Indian response to Chinese military shenanigans
India’s response to the Chinese military adventures in Eastern Ladakh has been commensurate and commendable. As soon as the intrusions were detected, the Indian Army responded robustly to China’s attempts to change the status quo along the LAC. The strong military determination and response thwarted the Chinese shenanigans to a great extent. China did not accept its soldiers’ deaths but a subsequent Russian intelligence leak showed that it did loose many PLA soldiers. Subsequently, India positioned an additional 25,000 troops along the LAC in Eastern Ladakh. Most importantly, India reviewed the operational plans vis-à-vis China and a number of infrastructural activities were undertaken all along the LAC to boost the confidence of Indian armed forces. Today, if the Chinese have done an excellent infrastructure expansion job in Tibet, India is not a laggard and is matching its northern neighbor step-by-step. It would be fair to say that India is evenly positioned with China on LAC and an outright military attack may not yield any dividends to the Chinese PLA.
However, India has still not closed dialogue platforms with China, both on bilateral as well as multilateral front. This is best evident that as many as 14 rounds of local level military commanders meeting have taken place so far. Given the vast differences of perceptions between the two countries, it is but natural that the progress may be creepy and slow. It is important, therefore, that the two sides continue with the local commanders meet for better understanding of each other’s viewpoints, perceptions and differences. At the same time, the ministerial level dialogues have taken place as and when opportunities came. For instance, the foreign ministers of the two countries have regularly interacted with each other on many multilateral platforms.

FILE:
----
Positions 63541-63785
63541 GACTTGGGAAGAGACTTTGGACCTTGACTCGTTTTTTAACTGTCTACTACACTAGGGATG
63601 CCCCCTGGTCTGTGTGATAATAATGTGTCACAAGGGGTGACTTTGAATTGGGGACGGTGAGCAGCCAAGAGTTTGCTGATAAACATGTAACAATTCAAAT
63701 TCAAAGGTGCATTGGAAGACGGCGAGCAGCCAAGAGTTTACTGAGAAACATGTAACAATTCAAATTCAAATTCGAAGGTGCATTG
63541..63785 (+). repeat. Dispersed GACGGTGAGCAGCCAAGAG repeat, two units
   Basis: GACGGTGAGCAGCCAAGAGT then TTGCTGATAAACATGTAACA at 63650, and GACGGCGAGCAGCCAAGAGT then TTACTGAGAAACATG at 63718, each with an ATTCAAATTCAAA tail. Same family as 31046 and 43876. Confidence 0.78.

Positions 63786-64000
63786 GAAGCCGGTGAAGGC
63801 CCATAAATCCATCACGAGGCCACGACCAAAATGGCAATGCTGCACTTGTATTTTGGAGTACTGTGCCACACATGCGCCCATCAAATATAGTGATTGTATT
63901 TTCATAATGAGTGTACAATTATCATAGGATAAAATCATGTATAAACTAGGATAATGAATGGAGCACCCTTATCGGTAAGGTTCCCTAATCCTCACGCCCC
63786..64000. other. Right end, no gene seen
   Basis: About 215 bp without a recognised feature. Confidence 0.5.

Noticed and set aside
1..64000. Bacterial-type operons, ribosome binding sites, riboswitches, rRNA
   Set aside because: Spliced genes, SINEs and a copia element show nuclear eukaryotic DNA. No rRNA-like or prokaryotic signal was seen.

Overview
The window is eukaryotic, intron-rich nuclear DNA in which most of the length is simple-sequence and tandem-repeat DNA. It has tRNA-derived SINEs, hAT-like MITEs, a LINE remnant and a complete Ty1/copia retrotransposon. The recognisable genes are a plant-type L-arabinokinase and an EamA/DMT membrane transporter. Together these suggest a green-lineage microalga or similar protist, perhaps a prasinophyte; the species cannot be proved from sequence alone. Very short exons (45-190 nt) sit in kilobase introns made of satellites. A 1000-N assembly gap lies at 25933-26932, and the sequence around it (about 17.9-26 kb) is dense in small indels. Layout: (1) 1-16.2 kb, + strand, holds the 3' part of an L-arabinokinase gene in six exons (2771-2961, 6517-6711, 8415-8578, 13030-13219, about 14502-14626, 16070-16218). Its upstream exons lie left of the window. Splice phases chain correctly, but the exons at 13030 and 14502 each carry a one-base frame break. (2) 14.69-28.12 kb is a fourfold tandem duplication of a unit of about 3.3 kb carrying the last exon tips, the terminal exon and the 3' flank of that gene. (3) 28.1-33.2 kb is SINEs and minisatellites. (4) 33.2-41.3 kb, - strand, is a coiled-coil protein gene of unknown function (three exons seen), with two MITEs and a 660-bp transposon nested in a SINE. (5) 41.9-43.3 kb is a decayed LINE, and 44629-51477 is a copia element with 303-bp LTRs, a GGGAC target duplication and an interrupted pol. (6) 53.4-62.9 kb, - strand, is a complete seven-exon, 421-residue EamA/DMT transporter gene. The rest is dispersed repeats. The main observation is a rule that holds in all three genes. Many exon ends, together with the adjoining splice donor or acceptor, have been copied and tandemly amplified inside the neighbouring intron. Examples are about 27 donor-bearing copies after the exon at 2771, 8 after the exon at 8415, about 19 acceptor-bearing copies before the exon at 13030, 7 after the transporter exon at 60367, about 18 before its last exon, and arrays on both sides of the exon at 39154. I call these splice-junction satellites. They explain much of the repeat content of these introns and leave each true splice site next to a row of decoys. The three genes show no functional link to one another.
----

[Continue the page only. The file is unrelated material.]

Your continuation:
Eastern Ladakh and the future of Sino – Indian military relations
Until the Eastern Ladakh incident took place, strategic experts ruled out an outright Sino – Indian war in the absence of unresolved border issue. The booming growth in the bilateral trade was often cited as evidence. However, the military developments in Eastern Ladakh since then have brought this proposition into debate and discussion. Now, there is an increasing realization that a powerful China, led by an aggressive political leadership under Xi Jinping, may flex more military muscle on LAC, if not resorting to an outright war. The asymmetrical gap between China and India in economic and military fields is often cited as evidence of growing Chinese confidence. However, such pessimists often forget that great power wars in this century may only lead to stasis and wide ranging damages on both sides. The critics would do better to remember what the Chinese faced in the 1967 Nathu La crisis when a confident India gave a strong reply to Chinese military adventures. Therefore, it would be prudent to conclude that Indian military is capable of defending the country against any future Chinese military mischiefs.